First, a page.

Dementia describes a syndrome associated with a range of diseases which are characterised by the impairment of brain functions, including language, memory, perception, personality and cognitive skills. The International Statistical Classification of Diseases and Related Health Problems (ICD), 10th Revision (WHO 1992a:312) defines dementia as:

a syndrome due to disease of the brain, usually of a chronic or progressive nature, in which there is disturbance of multiple higher cortical functions, including memory, thinking, orientation, comprehension, calculation, learning capacity, language, and judgement. Consciousness is not clouded. The impairments of cognitive function are commonly accompanied, and occasionally preceded, by deterioration in emotional control, social behaviour, or motivation. This syndrome occurs in Alzheimer’s disease, in cerebrovascular disease, and in other conditions primarily or secondarily affecting the brain.

Dementia is not a single specific disease and therefore affects people differently and with varying impact of their families and carers. Dementia is not a natural part of ageing, although most people with dementia are older. After the age of 65 the likelihood of living with dementia doubles every five years and it affects 24% of those aged 85 and over (Henderson & Jorm 1998).

Because Australia’s population is ageing, there has been growing recognition that dementia represents a significant challenge to health, aged care and social policy. This report estimates that the number of people with dementia will grow from over 175,000 in 2003 to almost 465,000 in 2031, assuming the continuation of current dementia age-specific prevalence rates. Governments at national and state level are developing responses to the challenges posed by dementia, through initiatives such as the Australian Government’s Helping Australians with dementia, and their carers—making dementia a National Health Priority.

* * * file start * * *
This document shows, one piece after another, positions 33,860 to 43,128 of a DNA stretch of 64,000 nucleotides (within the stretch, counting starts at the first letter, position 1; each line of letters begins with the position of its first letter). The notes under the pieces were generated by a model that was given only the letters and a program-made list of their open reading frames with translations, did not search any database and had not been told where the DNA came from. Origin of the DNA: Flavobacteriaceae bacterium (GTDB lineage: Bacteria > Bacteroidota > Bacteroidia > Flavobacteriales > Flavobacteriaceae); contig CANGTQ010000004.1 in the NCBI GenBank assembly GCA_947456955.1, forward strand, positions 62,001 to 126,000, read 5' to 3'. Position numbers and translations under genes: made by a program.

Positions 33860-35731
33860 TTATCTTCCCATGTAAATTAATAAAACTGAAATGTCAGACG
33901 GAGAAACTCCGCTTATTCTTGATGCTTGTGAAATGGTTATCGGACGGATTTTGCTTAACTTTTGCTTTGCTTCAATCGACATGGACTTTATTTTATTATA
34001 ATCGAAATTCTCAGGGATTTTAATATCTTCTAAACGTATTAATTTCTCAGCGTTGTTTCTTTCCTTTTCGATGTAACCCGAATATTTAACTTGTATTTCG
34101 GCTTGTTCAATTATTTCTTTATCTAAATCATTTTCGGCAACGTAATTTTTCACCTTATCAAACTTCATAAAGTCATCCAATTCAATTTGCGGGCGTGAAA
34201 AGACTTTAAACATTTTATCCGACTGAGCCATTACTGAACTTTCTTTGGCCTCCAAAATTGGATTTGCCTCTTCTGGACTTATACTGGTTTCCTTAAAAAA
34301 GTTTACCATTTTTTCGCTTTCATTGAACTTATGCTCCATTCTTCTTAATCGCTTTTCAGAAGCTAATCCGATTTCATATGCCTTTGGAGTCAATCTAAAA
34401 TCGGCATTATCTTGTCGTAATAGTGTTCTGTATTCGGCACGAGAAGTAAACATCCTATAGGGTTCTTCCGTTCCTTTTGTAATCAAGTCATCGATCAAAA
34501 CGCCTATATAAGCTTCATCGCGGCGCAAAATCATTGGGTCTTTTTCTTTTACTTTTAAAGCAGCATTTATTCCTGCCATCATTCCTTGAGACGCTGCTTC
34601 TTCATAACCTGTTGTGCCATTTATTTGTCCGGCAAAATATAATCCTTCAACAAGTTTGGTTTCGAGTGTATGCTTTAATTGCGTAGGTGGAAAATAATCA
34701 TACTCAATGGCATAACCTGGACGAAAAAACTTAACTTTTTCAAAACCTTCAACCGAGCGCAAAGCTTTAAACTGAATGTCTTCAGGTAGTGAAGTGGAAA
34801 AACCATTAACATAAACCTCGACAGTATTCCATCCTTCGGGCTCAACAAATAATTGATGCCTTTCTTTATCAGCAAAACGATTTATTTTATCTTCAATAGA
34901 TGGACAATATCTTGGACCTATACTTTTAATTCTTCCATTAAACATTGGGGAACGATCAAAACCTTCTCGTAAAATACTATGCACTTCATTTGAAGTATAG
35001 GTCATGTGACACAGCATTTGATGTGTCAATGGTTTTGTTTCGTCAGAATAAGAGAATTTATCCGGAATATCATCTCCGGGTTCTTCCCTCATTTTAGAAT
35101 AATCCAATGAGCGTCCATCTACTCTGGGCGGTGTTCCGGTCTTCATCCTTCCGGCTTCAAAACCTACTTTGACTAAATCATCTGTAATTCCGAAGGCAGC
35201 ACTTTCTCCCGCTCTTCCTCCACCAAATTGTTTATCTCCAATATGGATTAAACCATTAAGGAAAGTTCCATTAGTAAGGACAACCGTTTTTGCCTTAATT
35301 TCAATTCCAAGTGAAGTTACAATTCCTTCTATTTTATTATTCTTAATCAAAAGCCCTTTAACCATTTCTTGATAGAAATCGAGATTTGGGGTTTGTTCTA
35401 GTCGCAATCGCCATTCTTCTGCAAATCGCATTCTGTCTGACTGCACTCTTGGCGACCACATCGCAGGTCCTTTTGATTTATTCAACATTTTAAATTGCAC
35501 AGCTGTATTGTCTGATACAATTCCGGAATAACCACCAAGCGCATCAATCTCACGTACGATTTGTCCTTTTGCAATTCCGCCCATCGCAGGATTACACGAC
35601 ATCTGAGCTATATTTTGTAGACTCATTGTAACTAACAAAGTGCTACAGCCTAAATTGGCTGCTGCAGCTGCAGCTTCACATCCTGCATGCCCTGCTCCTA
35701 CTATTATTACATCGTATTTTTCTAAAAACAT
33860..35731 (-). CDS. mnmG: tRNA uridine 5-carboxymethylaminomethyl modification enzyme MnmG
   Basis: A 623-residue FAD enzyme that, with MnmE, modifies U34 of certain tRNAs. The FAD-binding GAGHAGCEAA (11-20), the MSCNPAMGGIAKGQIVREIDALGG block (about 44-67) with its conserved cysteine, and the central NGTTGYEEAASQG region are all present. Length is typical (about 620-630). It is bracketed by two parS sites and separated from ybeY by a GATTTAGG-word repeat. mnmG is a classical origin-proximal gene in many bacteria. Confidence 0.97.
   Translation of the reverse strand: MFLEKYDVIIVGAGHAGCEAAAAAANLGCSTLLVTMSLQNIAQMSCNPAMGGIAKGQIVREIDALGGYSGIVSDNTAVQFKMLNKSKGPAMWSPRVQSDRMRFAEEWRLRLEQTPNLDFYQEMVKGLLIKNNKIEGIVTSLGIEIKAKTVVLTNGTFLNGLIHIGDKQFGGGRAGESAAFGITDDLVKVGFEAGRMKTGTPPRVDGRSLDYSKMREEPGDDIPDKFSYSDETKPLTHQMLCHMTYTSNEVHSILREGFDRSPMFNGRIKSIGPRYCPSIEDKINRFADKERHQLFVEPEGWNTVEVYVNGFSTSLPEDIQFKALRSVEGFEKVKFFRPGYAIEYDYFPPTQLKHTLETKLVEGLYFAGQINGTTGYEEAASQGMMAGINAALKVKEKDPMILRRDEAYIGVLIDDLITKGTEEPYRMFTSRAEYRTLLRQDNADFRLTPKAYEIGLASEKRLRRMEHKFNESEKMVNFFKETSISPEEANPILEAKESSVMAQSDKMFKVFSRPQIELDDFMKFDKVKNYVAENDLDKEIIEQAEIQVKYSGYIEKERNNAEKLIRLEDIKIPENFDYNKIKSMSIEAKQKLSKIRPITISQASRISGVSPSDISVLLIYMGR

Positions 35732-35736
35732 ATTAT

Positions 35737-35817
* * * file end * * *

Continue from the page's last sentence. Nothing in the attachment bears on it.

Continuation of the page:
In 2004 the Australian Government Department of Health and Ageing commissioned the Australian Institute of Health and Welfare to undertake the present study to provide a profile of the Australian population who experience dementia and to review the availability and quality of data about dementia. An important objective of the report is to provide a guide for improving national dementia data by identifying possible data elements that would be suitable for inclusion in a range of data collection contexts. Recommendations for these data elements are presented as areas of information and options for potential data element sets that are considered vital to collecting relevant, informative and comparable data on dementia prevalence estimates, management and outcomes.